Af-Pak relations and CPEC

Published: December 21, 2017
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The writer is a research officer at the Institute of Regional Studies, Islamabad. He can be reached at ilyasakbarkhan@gmail.com

The writer is a research officer at the Institute of Regional Studies, Islamabad. He can be reached at ilyasakbarkhan@gmail.com

As the traditional proponents of globalisation are slowly and gradually receding, and with the visible shift of power from the West to the East, the role of China in Asia and globally is rapidly becoming prominent. Countries in the region and beyond are increasingly looking to China for guidance and support. As far as South Asia is concerned, peace and stability is a pre-requisite for China to realise its development and leadership roles in the region.

In that context, relations between two key states of South Asia, Afghanistan and Pakistan, is of strategic importance to China. The vision of President Xi for a well-connected world, via sea, road and railway networks, of which the China-Pakistan Economic Corridor (CPEC) is an important component, cannot be fully realised without fixing the bilateral relationship. In October this year, Afghan President Ashraf Ghani was reported to have stated in New Delhi that his country will not allow Pakistan access to Central Asia unless the latter provides it land access to India through the CPEC projects.

As we speak, relations between the two countries continue to be characterised by chronic mutual suspicions, with both sides blaming each other for the existing fragile security situation in the two countries, where terrorist groups continue to be active. Both sides blame each other for providing safe havens to these groups. The recent terrorist attack on a university dormitory in Peshawar in which nine students were killed and many others injured, and the subsequent statements issued by the government of Pakistan which said that the attack was handled from Afghanistan, is the latest example of the deplorable state of relations between the two.

CPEC provides a significant ray of hope to the people of Pakistan, which will offer them better job opportunities and an environment more conducive to economic development. These hopes are not unrealistic. However, without an improved security situation, fears exist that their hopes may be shattered if investors continue to be scared for the safety of their investment. And as Afghanistan and Pakistan have been termed conjoined brothers, security situation in one country has a direct bearing on security situation in the other.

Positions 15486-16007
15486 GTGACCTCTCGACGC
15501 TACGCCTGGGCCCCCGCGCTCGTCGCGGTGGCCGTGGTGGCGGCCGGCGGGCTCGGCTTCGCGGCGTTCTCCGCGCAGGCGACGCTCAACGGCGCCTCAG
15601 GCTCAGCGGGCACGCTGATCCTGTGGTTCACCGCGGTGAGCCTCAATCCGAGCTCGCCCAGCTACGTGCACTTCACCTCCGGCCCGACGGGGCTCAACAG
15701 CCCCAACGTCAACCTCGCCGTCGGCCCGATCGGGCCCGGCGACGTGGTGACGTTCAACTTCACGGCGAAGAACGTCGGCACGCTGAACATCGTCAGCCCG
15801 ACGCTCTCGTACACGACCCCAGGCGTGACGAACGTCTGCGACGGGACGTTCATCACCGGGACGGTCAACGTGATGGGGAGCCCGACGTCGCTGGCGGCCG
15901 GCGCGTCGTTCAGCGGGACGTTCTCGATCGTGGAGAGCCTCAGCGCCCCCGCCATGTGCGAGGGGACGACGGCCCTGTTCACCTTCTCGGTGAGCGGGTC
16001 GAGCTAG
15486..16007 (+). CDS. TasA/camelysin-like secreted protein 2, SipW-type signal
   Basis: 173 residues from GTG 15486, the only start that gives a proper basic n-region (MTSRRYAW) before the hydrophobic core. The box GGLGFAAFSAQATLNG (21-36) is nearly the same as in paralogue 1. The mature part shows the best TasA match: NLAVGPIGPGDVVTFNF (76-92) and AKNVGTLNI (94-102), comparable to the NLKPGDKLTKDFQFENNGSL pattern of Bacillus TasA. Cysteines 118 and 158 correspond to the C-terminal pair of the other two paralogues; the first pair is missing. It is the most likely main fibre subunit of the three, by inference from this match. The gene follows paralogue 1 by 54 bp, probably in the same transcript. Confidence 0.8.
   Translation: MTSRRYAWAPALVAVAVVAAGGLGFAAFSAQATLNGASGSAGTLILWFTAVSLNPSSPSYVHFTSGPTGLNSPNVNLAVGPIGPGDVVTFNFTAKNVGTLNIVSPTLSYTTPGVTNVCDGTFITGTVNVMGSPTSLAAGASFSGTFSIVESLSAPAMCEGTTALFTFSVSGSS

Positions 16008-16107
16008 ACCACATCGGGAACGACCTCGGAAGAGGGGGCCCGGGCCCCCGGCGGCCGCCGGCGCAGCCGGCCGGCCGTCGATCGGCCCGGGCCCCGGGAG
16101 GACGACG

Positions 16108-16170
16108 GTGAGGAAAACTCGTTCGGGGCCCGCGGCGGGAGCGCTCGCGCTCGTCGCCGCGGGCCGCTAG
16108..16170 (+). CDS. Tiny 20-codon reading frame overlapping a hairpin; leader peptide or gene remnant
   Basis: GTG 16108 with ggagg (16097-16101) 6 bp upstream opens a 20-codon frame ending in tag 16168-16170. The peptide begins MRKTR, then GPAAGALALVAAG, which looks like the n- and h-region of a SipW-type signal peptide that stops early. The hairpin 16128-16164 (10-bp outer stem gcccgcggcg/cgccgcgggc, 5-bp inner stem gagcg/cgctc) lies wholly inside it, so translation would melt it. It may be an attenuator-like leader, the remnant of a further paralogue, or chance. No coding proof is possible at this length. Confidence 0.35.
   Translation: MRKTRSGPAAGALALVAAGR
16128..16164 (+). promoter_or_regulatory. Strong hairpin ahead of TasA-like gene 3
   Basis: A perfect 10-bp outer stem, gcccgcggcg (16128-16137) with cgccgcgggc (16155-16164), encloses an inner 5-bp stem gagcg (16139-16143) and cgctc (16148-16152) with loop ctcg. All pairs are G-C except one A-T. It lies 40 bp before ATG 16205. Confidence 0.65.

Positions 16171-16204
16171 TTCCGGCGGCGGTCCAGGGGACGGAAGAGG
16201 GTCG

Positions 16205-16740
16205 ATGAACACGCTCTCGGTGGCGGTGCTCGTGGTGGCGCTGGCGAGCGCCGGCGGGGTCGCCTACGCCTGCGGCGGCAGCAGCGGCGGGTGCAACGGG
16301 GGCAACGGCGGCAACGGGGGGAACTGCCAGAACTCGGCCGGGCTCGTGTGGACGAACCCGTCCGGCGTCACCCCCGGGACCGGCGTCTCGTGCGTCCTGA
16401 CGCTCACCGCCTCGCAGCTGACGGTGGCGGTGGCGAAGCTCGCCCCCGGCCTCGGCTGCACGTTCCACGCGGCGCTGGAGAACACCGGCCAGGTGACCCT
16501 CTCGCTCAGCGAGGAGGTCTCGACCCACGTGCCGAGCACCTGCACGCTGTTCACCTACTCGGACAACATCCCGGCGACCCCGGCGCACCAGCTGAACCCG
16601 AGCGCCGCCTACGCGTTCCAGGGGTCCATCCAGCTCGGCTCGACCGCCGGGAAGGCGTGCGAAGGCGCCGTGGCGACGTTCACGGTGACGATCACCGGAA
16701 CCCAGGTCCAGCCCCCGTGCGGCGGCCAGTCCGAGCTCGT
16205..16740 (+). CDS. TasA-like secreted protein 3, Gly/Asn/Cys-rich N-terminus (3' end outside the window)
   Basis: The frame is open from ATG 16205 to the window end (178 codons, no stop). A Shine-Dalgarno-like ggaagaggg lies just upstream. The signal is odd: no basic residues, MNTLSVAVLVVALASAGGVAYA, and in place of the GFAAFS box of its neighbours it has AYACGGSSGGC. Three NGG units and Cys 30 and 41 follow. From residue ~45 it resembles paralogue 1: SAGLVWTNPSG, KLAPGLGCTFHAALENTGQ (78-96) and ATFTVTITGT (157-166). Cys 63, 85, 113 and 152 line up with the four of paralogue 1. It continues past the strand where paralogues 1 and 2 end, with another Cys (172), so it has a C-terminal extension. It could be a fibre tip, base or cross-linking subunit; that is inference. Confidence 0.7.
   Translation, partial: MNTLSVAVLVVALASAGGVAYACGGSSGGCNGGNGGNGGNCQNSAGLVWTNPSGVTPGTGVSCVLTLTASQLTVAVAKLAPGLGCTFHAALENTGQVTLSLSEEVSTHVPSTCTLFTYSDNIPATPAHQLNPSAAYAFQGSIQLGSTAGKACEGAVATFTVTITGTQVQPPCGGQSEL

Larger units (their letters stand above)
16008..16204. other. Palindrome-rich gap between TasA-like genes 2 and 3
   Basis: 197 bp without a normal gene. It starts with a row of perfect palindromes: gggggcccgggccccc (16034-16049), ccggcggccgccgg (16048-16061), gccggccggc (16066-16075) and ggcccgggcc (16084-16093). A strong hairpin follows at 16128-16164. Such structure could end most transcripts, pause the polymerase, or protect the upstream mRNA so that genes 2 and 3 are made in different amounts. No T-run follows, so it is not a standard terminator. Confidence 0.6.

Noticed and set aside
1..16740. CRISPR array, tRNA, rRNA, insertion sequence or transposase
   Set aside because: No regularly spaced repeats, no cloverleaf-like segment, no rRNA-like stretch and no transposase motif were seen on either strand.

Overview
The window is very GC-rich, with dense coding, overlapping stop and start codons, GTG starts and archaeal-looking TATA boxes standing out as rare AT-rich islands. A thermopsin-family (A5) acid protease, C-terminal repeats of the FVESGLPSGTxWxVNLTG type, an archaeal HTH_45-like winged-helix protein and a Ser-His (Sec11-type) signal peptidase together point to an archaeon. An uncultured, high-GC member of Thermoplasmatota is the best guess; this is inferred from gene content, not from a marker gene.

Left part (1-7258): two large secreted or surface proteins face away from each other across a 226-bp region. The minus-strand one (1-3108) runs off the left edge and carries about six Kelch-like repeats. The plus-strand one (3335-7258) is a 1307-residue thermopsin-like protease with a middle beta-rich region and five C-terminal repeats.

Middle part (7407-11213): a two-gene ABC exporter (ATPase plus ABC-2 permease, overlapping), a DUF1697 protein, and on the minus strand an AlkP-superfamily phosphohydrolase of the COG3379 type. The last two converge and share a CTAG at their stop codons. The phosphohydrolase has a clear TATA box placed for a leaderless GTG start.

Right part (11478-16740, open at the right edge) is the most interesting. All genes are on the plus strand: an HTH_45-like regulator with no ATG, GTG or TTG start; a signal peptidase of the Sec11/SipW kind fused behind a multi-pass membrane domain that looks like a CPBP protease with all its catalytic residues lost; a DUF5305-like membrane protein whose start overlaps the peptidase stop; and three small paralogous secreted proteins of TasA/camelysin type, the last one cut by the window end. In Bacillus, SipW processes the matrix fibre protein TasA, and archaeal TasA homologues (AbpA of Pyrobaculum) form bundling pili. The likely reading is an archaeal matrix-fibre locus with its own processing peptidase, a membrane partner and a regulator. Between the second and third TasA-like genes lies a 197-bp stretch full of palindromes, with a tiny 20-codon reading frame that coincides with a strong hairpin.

However, not only Afghanistan and Pakistan, but China, Iran and India constitute an essential part in this brotherhood. This is so because without all these actors being in cordial relationship or at least in working relationship, their respective dreams of economic development may remain just dreams for a long time to come. Relations between Afghanistan and Pakistan are intimately connected with their respective relationships with India. Pakistan has legitimate concerns with regard to the massive diplomatic and development presence of India in Afghanistan, with the explicit support of the US. Add to that Afghanistan’s reliance on Pakistan for access to the sea and to India by land, and its reluctance to allow a free flow of people and goods between Afghanistan and India, given the fraught nature of Indo-Pak relations.

This is a complex mix of relationships, in which China has to navigate for its own national interests with taking into account the interests of other regional actors. China has in fact an uphill task to fulfill, that is, to help evolve a solution in this twisted environment in which all the aforementioned actors win.

It is time that China provided its leadership for a grand and candid regional dialogue in which the concerns of all regional states, including Afghanistan, India, Pakistan and Iran, are put on the table. Such a dialogue process under the Chinese leadership can go in parallel with the existing quadrilateral process of which China is already a part, with Afghanistan, Pakistan and the US. This is needed because without a dialogue process under the Chinese leadership, every actor in the region will try to undermine regional projects, such as CPEC. The failure of the South Asian Association for Regional Cooperation to integrate the region offers a lot of lessons for all of us who seek regional connectivity.

China is in an advantageous position as far as facilitation of a dialogue process between Afghanistan and Pakistan is concerned. It has cordial relations with both countries. Both look towards China for meeting their objectives of economic development. Beijing has secured several key projects in the mining sector in Afghanistan, which remain dormant due to the bad security environment and the consequent bad economic situation in Afghanistan. These raw materials have a significant value for industries based in China as well as the ones planned along the CPEC routes. Moreover, the ambitious goals as set out for CPEC projects will entail the necessity of peace in Afghanistan and access to its market. All these aims are at risk without an improved security situation in the Af-Pak region.

The cooperation which existed in the territories now controlled by Afghanistan, China and Pakistan in ancient times, when the Silk Road connected this region and peoples of the region interacted economically, culturally and socially, needs to be revived. President Xi’s vision for One Belt One Road, of which CPEC is an important component, seeks exactly that. But in order for that to truly materialise, a cordial trilateral relationship is a pre-requisite.

Published in The Express Tribune, December 21st, 2017.

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